We are fast approaching the start of spring training, and almost all of the big-name free agents are spoken for. That said, it’s still the offseason, and that means rumors can be found. We have found them and rounded them up for Thursday. Here they are, those rumors that we spoke of just now…
Kershaw unsure on future with Dodgers
Dodgers lefty, franchise legend, and future Hall of Famer Clayton Kershaw is eligible for free agency next offseason, which means that 2021 will be a walk year for him. He turns 34 next month, and he’s endured some level of decline since his peak. That said, Kershaw’s deep repertoire and exceptional command have allowed him to cope quite well with velocity loss, and he figures to remain a high-quality starting pitcher for at least the near- to mid-term. So surely the Dodgers lifer will finish out his career in L.A., right? To hear Kershaw himself tell it, maybe not. Here’s this excerpt from a longer piece on Kershaw by Jorge Castillo of The Los Angeles Times:
This will be the first time Kershaw enters a season with free agency looming. He said he hasn’t discussed a contract extension with the Dodgers. Does he want one?
“I don’t know,” he said. “Honestly, I wish I had an answer.”
Kershaw is entering the final year of his three-year, $93 million pact, which he signed after using an opt-out in his previous contract. As Castillo notes, Dodgers president of baseball operations Andrew Friedman confirms that the two sides have yet to talk about a new contract, but Friedman also noted the obvious reality that Kershaw in an ideal world would finish his career as a Dodger. Speaking of which, retirement is a possibility for Kershaw, given that he and his wife Ellen have three school-age children, and so is signing with a team closer to his Dallas home. Whatever the ultimate outcome, uncertainty right now reigns when it comes to Kershaw’s future with the Dodgers.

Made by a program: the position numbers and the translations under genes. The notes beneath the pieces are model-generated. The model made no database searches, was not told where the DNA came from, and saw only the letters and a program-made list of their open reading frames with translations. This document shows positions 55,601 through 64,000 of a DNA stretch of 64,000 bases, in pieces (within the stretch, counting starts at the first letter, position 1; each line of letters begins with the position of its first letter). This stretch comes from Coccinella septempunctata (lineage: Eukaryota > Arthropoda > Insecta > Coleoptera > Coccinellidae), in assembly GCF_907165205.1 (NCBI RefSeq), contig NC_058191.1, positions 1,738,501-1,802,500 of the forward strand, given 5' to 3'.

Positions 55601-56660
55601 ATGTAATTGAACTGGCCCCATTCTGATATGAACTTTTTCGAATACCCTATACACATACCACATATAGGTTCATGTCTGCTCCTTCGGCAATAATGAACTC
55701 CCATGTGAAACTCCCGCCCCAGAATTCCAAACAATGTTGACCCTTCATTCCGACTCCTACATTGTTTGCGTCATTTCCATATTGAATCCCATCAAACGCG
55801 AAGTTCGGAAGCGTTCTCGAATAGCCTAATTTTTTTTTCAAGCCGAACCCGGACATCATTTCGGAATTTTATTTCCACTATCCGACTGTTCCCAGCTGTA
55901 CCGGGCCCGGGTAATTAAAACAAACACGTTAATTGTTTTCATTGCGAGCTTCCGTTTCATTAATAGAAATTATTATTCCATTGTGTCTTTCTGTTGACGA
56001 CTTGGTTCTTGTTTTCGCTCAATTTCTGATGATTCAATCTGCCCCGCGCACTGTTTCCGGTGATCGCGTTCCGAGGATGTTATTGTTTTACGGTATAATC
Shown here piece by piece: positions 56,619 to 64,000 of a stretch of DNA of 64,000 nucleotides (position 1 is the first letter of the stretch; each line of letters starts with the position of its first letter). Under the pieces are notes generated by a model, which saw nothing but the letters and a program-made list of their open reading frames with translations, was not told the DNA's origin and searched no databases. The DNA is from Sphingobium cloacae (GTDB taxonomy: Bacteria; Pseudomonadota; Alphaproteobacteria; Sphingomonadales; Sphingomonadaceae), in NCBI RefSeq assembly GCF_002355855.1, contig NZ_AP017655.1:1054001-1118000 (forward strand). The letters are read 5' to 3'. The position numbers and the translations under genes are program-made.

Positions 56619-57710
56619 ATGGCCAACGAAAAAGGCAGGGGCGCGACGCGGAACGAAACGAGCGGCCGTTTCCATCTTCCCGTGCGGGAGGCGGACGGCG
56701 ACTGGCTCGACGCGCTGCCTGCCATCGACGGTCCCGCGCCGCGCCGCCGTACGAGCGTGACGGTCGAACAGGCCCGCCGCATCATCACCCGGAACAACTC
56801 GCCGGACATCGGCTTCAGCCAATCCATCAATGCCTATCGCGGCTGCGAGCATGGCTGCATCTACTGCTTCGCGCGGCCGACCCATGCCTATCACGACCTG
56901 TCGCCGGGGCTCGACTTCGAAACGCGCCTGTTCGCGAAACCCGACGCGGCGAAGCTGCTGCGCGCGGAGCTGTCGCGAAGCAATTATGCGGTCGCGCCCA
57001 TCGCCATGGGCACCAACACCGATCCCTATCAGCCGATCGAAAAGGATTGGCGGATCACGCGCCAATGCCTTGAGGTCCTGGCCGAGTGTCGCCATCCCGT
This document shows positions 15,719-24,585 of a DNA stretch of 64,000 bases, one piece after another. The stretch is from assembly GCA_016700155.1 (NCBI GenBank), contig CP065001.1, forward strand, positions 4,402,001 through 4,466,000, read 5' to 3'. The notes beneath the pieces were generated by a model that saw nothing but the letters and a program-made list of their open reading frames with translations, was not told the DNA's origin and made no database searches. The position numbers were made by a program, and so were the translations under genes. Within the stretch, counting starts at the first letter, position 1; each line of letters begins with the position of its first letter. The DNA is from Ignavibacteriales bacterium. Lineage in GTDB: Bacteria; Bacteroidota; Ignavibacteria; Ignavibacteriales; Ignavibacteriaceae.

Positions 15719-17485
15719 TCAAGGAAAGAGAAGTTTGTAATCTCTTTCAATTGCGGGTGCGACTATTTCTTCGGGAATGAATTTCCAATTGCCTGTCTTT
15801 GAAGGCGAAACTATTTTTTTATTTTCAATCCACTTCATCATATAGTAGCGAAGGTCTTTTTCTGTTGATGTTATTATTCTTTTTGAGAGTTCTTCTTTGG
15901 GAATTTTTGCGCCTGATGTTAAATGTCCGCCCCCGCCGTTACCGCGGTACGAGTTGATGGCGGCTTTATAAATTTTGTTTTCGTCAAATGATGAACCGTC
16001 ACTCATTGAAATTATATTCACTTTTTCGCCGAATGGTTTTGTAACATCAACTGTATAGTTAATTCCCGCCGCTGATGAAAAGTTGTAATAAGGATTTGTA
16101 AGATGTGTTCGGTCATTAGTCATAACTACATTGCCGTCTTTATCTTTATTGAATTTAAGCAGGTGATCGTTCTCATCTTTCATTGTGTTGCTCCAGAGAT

Mets not closing door on Kris Bryant trade
The Cubs this offseason have already dealt away Yu Darvish and non-tendered Kyle Schwarber in the self-defeating name of paring payroll, and it’s entirely possible one or more additional veteran core contributors will be traded before Opening Day. One of those is third baseman/outfielder Kris Bryant, who may still be of interest to the Mets:
On January 6, we reported that any talks between Mets and Cubs on Kris Bryant were no longer active. That was true at the time. TIL it has changed since. Unclear how likely it is to happen, but there is at least something there.
— Andy Martino (@martinonyc) February 11, 2021
By the sounds of it nothing is imminent, and the most likely outcome may be that nothing comes of this. Still, given the Mets’ prior designs on George Springer and or DJ LeMahieu, landing Bryant as a consolation prize would make sense on multiple levels.
Bryant, 29, is coming off a disappointing 2020 season in which he put up an OPS+ of 70 in 34 games for the Cubs. Those numbers, however, are dismissed easily enough given the small sample size involved and given that the season was played amid a global pandemic. Overall, Bryant owns a career OPS+ of 134 across parts of six major-league seasons with three All-Star appearances and the NL MVP award in 2016. Over that span, Bryant has averaged 31 home runs per 162 games played with significant time spent at third base and the outfield corners. Bryant has proved to be somewhat injury-prone in recent seasons, and that remains a concern moving forward. Bryant is third-year arbitration eligible for 2021, which means he’s in for a substantial raise over his non-prorated 2020 salary of $18.6 million. He’s slated for free agency after the upcoming season.